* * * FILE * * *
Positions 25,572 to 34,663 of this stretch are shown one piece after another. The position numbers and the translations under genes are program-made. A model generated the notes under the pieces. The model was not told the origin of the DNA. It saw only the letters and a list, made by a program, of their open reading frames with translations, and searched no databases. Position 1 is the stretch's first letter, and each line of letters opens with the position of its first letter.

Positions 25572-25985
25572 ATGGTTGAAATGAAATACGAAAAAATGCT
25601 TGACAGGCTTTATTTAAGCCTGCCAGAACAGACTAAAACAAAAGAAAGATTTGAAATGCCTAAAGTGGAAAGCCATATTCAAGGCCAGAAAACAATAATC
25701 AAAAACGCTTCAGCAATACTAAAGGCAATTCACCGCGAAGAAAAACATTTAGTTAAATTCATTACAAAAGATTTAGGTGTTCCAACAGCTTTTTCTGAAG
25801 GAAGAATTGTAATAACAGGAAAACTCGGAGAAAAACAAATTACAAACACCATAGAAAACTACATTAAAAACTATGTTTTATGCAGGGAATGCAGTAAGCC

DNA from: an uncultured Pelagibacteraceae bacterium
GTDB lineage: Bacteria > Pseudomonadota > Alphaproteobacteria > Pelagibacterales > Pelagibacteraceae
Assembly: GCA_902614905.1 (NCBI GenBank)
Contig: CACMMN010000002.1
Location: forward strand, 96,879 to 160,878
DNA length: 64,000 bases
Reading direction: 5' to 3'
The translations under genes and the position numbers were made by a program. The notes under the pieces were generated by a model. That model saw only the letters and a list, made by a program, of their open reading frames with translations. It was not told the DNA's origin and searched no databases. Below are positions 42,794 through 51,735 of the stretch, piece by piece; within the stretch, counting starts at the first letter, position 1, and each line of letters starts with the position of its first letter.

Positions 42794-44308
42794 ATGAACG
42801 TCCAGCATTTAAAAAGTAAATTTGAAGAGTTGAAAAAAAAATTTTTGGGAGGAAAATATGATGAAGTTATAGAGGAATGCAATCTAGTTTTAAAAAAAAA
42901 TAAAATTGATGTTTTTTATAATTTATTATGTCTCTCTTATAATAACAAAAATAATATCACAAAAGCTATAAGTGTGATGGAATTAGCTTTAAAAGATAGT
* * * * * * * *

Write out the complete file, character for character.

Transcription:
Positions 25,572 to 34,663 of this stretch are shown one piece after another. The position numbers and the translations under genes are program-made. A model generated the notes under the pieces. The model was not told the origin of the DNA. It saw only the letters and a list, made by a program, of their open reading frames with translations, and searched no databases. Position 1 is the stretch's first letter, and each line of letters opens with the position of its first letter.

Positions 25572-25985
25572 ATGGTTGAAATGAAATACGAAAAAATGCT
25601 TGACAGGCTTTATTTAAGCCTGCCAGAACAGACTAAAACAAAAGAAAGATTTGAAATGCCTAAAGTGGAAAGCCATATTCAAGGCCAGAAAACAATAATC
25701 AAAAACGCTTCAGCAATACTAAAGGCAATTCACCGCGAAGAAAAACATTTAGTTAAATTCATTACAAAAGATTTAGGTGTTCCAACAGCTTTTTCTGAAG
25801 GAAGAATTGTAATAACAGGAAAACTCGGAGAAAAACAAATTACAAACACCATAGAAAACTACATTAAAAACTATGTTTTATGCAGGGAATGCAGTAAGCC

DNA from: an uncultured Pelagibacteraceae bacterium
GTDB lineage: Bacteria > Pseudomonadota > Alphaproteobacteria > Pelagibacterales > Pelagibacteraceae
Assembly: GCA_902614905.1 (NCBI GenBank)
Contig: CACMMN010000002.1
Location: forward strand, 96,879 to 160,878
DNA length: 64,000 bases
Reading direction: 5' to 3'
The translations under genes and the position numbers were made by a program. The notes under the pieces were generated by a model. That model saw only the letters and a list, made by a program, of their open reading frames with translations. It was not told the DNA's origin and searched no databases. Below are positions 42,794 through 51,735 of the stretch, piece by piece; within the stretch, counting starts at the first letter, position 1, and each line of letters starts with the position of its first letter.

Positions 42794-44308
42794 ATGAACG
42801 TCCAGCATTTAAAAAGTAAATTTGAAGAGTTGAAAAAAAAATTTTTGGGAGGAAAATATGATGAAGTTATAGAGGAATGCAATCTAGTTTTAAAAAAAAA
42901 TAAAATTGATGTTTTTTATAATTTATTATGTCTCTCTTATAATAACAAAAATAATATCACAAAAGCTATAAGTGTGATGGAATTAGCTTTAAAAGATAGT